KARACHI, Aug 1: Chief of Naval Staff Admiral Shahid Karimullah has said that Pakistan Navy has been vigorously pursuing the case with the government for extension of continental shelf from 200 to 350 nautical miles for which the claim is to be submitted by May 2009 in accordance with provisions of UN Conventions on Laws of Seas (UNCLOS) 1982.
Chief of Naval Staff, who is also the Advisor to the President on Maritime Affairs, said that total area of Pakistan’s Exclusive Economic Zone is larger than the combined land area of Sindh and NWFP and can rightly be regarded as the fifth and largest province of the country.
He was addressing a seminar on “Implications of Jurisdiction Over the Extended Continental Shelf” held at PNS Jauhar auditorium here on Monday morning. Admiral Shahid Karimullah further said Pakistan’s maritime sector possesses enormous potential and there was a growing need to fully exploit these resources for economic prosperity and development of the country.
He said there was an increasing awareness at the national level on the significance of maritime activity and the ongoing development of Gwadar port and construction of coastal highway in recent past clearly demonstrates the importance the government is according to the maritime sector.
He specially thanked President Musharraf for his all-out support and personal interest in development of maritime sector. Chief of Staff Pakistan Navy, Vice Admiral Mohammad Haroon appreciated the papers presented.
Captain Mohammad Zafaryab presented his paper on ‘maritime boundaries of Pakistan’. Dr. Galo Carrera Hurtado presented paper on ‘extended continental shelf jurisdiction’. Prof. Phillip M. Saunders gave his views on ‘issues related to submission of extended continental shelf’ while Director General, National Institute of Oceanography Dr. M.M. Rabbani presented his paper on ‘progress on extension of continental shelf project.’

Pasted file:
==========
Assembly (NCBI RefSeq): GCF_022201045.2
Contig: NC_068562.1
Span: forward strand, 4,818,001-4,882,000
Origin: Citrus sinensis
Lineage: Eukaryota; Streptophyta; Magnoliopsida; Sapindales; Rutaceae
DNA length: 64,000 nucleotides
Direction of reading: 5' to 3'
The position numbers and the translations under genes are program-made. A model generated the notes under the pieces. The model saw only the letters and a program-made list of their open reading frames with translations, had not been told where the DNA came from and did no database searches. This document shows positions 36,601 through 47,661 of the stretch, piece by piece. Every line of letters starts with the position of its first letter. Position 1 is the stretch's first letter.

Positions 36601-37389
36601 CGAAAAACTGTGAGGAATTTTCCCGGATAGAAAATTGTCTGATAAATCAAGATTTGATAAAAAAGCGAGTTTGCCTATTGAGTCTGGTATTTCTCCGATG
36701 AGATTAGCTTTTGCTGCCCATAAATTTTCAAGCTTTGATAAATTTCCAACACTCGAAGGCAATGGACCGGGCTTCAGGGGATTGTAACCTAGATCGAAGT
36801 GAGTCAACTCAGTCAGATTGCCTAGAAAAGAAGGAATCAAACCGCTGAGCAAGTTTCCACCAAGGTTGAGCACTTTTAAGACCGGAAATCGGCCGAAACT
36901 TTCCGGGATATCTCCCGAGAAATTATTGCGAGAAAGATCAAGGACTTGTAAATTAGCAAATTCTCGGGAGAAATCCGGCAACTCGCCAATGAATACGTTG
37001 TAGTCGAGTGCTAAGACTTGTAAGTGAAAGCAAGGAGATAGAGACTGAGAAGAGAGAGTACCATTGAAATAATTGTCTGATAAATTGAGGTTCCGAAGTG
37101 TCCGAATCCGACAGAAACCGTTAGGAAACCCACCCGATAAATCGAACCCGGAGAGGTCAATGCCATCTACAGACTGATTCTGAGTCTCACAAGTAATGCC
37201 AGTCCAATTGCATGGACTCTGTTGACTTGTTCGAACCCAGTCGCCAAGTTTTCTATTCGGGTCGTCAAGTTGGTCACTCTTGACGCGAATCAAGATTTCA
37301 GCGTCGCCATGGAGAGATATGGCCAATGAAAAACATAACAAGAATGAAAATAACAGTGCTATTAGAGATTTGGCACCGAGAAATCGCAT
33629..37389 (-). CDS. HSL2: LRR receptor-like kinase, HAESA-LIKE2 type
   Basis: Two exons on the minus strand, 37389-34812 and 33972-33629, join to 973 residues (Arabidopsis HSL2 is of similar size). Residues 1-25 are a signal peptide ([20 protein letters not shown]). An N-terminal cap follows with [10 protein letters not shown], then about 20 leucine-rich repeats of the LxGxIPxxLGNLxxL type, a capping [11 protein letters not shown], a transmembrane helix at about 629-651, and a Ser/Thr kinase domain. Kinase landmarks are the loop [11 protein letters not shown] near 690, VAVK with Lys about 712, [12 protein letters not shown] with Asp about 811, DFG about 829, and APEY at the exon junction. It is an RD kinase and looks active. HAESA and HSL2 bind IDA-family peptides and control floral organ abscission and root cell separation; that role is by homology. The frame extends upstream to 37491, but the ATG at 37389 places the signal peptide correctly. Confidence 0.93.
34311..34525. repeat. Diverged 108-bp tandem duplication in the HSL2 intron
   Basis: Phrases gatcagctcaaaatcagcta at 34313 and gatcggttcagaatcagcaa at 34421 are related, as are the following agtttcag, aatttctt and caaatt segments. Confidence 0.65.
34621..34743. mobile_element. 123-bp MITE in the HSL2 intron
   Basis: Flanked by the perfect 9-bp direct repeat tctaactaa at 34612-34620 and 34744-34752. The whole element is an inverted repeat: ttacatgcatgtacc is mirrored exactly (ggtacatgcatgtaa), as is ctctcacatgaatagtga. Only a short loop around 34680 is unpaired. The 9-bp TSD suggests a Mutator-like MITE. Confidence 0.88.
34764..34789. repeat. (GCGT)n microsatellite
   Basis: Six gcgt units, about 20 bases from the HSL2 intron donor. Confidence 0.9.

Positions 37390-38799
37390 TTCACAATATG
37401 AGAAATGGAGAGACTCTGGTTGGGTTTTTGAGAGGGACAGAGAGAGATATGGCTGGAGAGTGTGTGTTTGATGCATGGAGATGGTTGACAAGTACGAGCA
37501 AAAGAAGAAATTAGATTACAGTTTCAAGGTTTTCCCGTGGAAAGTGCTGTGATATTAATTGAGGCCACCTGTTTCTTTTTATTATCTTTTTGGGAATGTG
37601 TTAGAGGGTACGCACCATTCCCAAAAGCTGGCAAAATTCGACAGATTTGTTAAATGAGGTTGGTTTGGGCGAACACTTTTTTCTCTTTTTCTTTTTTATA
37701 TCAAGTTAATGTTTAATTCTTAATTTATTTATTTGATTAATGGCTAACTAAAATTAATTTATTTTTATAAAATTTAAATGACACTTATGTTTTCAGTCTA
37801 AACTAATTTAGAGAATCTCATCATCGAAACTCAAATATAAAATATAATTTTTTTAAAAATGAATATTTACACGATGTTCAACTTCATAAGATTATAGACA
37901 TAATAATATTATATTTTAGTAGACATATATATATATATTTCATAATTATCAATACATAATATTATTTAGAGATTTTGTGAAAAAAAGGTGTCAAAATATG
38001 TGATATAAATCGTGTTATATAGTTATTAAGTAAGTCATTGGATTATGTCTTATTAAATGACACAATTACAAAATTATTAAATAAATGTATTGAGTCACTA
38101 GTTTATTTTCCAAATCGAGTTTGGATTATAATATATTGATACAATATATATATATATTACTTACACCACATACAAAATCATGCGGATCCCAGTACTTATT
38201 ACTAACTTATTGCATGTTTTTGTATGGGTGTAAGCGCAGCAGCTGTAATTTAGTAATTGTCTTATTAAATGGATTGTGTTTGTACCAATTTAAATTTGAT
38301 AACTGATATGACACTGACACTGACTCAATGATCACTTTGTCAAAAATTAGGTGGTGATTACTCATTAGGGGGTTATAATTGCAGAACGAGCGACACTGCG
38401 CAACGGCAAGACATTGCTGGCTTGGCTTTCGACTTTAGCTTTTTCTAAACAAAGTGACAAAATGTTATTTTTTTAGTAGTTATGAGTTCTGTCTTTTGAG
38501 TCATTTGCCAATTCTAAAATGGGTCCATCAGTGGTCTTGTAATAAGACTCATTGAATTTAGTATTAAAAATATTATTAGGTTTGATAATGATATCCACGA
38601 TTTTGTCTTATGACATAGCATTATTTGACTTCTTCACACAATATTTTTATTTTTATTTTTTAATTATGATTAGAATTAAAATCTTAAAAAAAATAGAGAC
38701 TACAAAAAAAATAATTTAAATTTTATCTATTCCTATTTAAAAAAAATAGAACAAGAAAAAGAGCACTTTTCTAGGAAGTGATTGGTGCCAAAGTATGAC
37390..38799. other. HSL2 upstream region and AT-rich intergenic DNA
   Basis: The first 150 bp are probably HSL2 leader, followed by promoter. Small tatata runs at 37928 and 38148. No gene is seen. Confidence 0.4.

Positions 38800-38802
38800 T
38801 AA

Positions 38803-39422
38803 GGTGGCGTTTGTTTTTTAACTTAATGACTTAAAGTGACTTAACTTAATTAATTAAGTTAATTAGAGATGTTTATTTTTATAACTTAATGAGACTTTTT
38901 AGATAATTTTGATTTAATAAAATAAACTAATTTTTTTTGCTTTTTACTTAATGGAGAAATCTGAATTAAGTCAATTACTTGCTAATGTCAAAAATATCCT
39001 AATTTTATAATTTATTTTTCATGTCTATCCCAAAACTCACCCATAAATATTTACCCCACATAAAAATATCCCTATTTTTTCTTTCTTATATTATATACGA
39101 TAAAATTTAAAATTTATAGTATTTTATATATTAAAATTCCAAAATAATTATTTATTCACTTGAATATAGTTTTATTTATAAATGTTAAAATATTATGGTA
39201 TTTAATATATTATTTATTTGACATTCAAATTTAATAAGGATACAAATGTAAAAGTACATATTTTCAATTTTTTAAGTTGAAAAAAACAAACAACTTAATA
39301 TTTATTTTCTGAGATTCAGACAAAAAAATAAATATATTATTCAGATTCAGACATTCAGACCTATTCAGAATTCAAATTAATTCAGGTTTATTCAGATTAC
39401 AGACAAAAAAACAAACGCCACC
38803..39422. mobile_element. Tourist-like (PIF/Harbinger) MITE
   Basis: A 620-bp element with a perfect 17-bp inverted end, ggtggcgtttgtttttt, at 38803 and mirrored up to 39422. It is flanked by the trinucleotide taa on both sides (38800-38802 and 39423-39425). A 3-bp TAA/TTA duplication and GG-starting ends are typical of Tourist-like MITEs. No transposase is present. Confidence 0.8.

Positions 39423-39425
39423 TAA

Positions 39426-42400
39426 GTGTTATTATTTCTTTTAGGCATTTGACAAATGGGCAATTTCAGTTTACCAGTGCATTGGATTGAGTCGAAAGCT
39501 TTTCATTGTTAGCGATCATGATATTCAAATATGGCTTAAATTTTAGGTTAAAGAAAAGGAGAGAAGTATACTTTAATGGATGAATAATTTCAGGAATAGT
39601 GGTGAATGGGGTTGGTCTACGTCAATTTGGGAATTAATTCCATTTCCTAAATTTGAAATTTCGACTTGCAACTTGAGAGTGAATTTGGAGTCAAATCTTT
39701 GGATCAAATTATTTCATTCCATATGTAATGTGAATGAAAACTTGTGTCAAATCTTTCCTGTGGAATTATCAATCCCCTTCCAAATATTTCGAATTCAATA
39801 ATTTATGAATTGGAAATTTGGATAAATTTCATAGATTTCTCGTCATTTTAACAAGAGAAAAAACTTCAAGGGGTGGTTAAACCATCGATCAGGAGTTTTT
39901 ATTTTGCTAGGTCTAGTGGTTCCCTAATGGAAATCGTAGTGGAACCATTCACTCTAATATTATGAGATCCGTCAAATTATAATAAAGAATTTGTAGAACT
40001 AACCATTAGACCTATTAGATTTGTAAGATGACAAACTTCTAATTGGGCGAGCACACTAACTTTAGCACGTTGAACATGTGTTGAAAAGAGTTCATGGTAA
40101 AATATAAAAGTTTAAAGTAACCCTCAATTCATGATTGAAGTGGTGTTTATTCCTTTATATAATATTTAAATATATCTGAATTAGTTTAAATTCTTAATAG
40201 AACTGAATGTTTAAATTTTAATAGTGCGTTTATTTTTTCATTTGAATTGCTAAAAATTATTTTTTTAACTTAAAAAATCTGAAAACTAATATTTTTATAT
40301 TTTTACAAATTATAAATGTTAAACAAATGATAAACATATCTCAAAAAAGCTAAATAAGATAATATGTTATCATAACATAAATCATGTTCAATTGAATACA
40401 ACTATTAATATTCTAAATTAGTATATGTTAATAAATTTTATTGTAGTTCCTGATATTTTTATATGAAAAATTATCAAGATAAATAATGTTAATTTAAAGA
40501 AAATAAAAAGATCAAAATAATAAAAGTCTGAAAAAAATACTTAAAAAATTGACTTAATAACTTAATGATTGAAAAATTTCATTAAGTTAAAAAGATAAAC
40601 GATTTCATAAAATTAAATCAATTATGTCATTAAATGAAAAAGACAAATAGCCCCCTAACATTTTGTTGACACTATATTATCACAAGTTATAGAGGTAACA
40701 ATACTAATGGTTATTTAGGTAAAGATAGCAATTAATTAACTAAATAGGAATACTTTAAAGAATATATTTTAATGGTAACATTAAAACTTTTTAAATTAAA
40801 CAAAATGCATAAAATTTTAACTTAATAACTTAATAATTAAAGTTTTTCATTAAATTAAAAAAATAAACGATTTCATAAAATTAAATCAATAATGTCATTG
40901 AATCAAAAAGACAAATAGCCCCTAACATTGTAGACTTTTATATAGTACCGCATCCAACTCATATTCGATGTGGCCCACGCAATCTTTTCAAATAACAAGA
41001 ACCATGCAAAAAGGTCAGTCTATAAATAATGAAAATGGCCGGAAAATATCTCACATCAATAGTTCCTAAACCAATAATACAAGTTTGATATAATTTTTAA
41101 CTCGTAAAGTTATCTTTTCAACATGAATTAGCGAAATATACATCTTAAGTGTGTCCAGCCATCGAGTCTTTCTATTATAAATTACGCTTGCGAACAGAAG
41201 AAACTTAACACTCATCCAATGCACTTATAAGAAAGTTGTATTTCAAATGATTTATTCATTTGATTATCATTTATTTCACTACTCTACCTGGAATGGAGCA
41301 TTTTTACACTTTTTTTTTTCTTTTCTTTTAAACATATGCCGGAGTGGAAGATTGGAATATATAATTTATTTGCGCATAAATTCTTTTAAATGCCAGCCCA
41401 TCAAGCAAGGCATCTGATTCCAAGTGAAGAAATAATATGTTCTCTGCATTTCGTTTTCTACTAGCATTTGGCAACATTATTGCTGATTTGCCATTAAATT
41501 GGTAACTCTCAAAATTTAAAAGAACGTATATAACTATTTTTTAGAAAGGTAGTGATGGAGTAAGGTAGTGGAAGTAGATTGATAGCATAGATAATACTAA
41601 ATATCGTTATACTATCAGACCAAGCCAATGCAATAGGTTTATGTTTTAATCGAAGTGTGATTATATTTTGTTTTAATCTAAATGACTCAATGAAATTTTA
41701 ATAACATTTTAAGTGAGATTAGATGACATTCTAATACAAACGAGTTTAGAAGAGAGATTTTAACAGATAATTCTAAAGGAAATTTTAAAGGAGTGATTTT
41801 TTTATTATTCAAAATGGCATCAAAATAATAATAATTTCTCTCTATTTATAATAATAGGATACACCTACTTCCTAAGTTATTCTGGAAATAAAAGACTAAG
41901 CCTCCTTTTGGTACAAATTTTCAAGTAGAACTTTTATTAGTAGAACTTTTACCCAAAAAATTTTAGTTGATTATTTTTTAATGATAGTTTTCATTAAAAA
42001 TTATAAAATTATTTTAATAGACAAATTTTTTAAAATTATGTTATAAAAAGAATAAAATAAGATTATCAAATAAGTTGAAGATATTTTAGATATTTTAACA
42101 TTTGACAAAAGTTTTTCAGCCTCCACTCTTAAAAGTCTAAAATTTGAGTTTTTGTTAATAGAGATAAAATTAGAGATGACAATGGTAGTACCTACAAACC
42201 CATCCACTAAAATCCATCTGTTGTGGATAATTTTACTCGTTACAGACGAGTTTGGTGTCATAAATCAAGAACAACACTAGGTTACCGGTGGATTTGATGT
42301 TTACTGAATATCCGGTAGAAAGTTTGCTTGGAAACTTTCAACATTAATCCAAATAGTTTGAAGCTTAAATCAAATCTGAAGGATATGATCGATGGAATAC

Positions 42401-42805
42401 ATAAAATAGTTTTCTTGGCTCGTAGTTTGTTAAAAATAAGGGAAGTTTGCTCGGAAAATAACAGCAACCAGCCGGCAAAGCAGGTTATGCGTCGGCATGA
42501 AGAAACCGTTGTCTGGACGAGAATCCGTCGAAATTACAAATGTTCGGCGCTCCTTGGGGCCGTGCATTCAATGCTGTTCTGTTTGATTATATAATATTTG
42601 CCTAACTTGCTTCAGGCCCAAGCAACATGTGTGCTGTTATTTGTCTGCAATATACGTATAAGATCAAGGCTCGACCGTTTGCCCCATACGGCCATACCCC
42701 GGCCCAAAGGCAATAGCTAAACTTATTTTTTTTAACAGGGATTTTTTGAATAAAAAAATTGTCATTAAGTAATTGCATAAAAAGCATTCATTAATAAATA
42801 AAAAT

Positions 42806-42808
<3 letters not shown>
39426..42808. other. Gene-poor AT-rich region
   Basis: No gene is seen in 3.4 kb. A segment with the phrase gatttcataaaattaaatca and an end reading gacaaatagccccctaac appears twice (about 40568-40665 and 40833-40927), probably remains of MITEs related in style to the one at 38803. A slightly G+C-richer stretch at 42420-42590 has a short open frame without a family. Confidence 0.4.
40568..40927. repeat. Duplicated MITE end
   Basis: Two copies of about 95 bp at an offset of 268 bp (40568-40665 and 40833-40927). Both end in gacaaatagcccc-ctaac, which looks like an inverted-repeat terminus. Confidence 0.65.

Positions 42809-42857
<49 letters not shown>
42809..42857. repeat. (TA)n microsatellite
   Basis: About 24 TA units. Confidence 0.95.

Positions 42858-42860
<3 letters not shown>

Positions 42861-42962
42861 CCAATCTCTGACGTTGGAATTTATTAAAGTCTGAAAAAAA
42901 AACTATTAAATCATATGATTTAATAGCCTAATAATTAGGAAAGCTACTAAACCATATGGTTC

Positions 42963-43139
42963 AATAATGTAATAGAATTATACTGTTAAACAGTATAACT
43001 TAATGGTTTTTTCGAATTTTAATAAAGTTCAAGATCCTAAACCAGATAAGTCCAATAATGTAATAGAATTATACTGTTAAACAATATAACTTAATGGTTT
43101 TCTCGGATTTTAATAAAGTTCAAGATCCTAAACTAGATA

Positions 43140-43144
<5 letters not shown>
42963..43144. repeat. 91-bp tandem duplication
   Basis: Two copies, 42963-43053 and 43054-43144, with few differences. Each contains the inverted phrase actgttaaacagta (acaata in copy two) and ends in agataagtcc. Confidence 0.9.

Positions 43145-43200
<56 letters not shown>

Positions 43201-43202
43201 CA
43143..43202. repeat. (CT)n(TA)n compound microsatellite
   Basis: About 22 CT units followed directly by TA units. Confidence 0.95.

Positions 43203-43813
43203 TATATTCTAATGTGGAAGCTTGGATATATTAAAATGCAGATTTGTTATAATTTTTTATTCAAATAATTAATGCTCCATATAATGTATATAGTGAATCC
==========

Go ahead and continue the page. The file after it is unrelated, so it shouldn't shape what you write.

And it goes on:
Under UN Conventions on Laws of Seas 1982, a nation’s water can be divided into six district zones i.e. internal waters, archipelagic waters, territorial sea, contiguous zone, exclusive economic zone and continental shelf. Under Article 76 of UNCLOS, Pakistan can claim 50,000sq km area provided it could be documented that the resources in this area originate from within our Exclusive Economic Zone, an ISPR release said.
The government of Pakistan issued a notification on 29 August 1996 specifying the coordinates of points for drawing straight baseline from which all maritime zones of the country are measured. Maritime boundary with Iran and Oman has successfully delimited using coordinates of the same base line as discrete points. However, delimitation of maritime boundary in the east with India is still pending, it added.
The boundary between Pakistan and India stretching over 2160 km originates from tri-junction of boundaries of Gordaspur, Sialkot district with Jammu and Kashmir in North and Arabian Sea in South. The boundary from border pillar 1 to 920 measuring 1641 km was demarcated jointly by the two countries in 1956-61 and from border pillar 920 to 1175 covering a distance of 411 km in 1968-69. In 1958-61, a dispute erupted on boundary demarcation over Rann of Kutch area which was later resolved through a tribunal of UN and the boundaries were demarcated till border pillar 1175. However, the remaining portion of 108 km from border pillar 1175 to the mouth of Sir Creek remained unresolved.
According to historical evidences, this particular area was settled between the then state of Kutch and Commissionerate of Sindh through a resolution dated Feb 24 1914 and both the countries agreed that this resolution map is the most authenticated document. However, Indian authorities during boundary demarcation in 1969 adopted a different interpretation of the resolution. Eight rounds of talks have been held between the two countries since 1989 to settle the issue and the negotiations are still in progress.—PPI